[Excerpt] If You Want to Write: A Book about Art, Independence & Spirit
When Van Gogh was a young man in his early twenties, he was in London studying to be a clergyman. He had no thought of being an artist at all. He sat in his cheap little room writing a letter to his younger brother in Holland, whom he loved very much.
He looked out his window at a watery twilight, a thin lamppost, a star, and he said in his letter something like this: “it is so beautiful I must show you how it looks.” And then on his cheap ruled notepaper, he made the most beautiful, tender, little drawing of it.
When I read this letter of Van Gogh’s it comforted me very much and seemed to throw a clear light on the whole road of Art.
Before, I thought that to produce a work of painting or literature, you scowled and thought long and ponderously and weighed everything solemnly and learned everything that all artists had ever done aforetime, and what their influences and schools were. And that you were extremely careful about *design* and *balance* and getting *interesting planes* into your painting. And so on and so on.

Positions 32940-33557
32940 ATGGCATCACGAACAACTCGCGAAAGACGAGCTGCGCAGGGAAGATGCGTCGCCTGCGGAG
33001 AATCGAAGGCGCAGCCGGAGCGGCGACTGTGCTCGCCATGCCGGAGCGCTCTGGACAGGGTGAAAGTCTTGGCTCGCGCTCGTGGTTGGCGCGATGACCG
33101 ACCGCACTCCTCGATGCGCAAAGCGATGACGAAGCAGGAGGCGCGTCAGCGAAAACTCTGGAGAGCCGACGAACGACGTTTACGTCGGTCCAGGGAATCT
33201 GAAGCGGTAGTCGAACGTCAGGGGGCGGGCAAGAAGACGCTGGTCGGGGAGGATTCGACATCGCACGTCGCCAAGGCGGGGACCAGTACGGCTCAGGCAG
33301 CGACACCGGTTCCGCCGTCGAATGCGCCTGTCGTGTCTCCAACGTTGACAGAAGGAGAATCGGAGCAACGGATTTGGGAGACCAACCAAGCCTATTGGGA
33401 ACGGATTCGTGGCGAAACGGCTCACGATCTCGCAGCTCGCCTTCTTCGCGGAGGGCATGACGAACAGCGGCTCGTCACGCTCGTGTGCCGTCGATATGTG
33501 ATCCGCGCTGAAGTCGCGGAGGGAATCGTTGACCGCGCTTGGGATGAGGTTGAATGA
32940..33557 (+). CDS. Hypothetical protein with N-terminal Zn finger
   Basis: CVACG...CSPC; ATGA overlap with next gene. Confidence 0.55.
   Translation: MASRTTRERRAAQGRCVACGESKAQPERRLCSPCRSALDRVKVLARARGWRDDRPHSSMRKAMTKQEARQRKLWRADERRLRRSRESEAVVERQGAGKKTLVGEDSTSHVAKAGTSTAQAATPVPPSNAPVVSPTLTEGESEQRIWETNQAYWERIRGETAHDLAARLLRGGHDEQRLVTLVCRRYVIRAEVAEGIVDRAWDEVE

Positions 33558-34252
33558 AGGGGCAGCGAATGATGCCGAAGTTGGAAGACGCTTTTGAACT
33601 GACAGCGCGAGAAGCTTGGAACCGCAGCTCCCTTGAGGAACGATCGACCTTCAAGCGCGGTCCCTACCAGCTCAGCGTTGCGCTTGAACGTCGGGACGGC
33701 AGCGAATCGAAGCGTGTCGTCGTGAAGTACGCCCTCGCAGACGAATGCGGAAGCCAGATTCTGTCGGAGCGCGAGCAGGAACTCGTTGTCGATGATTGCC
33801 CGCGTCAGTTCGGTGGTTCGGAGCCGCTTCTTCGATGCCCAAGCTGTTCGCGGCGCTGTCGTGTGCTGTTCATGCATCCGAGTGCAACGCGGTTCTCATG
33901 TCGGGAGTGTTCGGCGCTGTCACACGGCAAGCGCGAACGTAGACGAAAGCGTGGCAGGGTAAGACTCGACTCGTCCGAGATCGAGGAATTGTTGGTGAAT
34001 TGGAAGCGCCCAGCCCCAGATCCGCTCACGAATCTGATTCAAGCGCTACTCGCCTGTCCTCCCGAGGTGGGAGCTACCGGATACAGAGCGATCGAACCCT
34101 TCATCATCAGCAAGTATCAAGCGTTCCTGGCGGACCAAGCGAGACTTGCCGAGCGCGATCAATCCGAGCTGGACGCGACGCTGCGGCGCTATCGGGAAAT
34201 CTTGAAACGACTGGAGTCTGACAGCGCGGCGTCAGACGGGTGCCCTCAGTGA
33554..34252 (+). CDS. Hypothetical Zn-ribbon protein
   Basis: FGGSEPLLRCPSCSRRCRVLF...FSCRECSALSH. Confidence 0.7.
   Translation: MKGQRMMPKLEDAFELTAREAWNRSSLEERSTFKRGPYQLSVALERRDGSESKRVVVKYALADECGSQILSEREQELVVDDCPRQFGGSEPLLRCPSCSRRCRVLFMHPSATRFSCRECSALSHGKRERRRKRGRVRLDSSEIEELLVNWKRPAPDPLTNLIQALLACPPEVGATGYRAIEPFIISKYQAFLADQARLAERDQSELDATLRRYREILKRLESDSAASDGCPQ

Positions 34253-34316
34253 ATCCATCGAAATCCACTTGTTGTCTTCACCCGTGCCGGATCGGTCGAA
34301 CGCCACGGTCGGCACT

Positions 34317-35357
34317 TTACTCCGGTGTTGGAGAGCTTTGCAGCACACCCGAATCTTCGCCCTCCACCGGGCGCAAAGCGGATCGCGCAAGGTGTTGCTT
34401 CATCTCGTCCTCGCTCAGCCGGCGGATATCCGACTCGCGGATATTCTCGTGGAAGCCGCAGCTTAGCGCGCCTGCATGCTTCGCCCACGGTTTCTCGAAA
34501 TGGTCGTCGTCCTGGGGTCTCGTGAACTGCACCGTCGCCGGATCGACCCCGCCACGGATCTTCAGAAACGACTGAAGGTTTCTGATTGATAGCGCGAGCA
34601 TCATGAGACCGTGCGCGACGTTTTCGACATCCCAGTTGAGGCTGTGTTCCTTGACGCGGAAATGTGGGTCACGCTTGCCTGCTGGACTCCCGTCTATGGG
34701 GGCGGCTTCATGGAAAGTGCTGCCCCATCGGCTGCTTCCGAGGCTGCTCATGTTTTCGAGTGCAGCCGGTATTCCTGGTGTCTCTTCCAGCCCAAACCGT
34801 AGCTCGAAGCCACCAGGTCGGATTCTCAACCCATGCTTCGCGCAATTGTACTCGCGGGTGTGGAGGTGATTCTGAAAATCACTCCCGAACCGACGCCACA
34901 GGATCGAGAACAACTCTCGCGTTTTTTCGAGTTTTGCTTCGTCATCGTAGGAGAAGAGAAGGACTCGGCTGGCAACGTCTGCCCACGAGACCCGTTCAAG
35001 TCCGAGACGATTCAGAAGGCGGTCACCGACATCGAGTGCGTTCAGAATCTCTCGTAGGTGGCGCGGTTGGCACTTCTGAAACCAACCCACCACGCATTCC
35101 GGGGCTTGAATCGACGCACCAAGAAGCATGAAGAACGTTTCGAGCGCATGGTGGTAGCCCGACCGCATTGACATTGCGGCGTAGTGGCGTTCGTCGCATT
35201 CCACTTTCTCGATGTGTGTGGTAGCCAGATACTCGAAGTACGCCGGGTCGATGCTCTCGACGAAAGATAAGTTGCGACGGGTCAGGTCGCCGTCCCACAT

But the moment I read Van Gogh’s letter I knew what art was and the creative impulse. It is a feeling of love and enthusiasm for something, and in a direct, simple, passionate and true way, you try to show this beauty in things to others, by drawing it.
And Van Gogh’s little drawing on the cheap note paper was a work of art because he loved the sky and the frail lamppost against it so seriously that he made the drawing with the most exquisite conscientiousness and care.
- Adapted from Brenda Ueland, If You Want to Write: A Book about Art, Independence and Spirit, originally published in 1938
In her 93 remarkable years, Brenda Ueland published six million words. She said she had two rules she followed absolutely: to tell the truth, and not to do anything she didn’t want to do. Her integrity shines throughout If You Want to Write, her best-selling classic on the process of writing that has already inspired thousands to find their own creative center.
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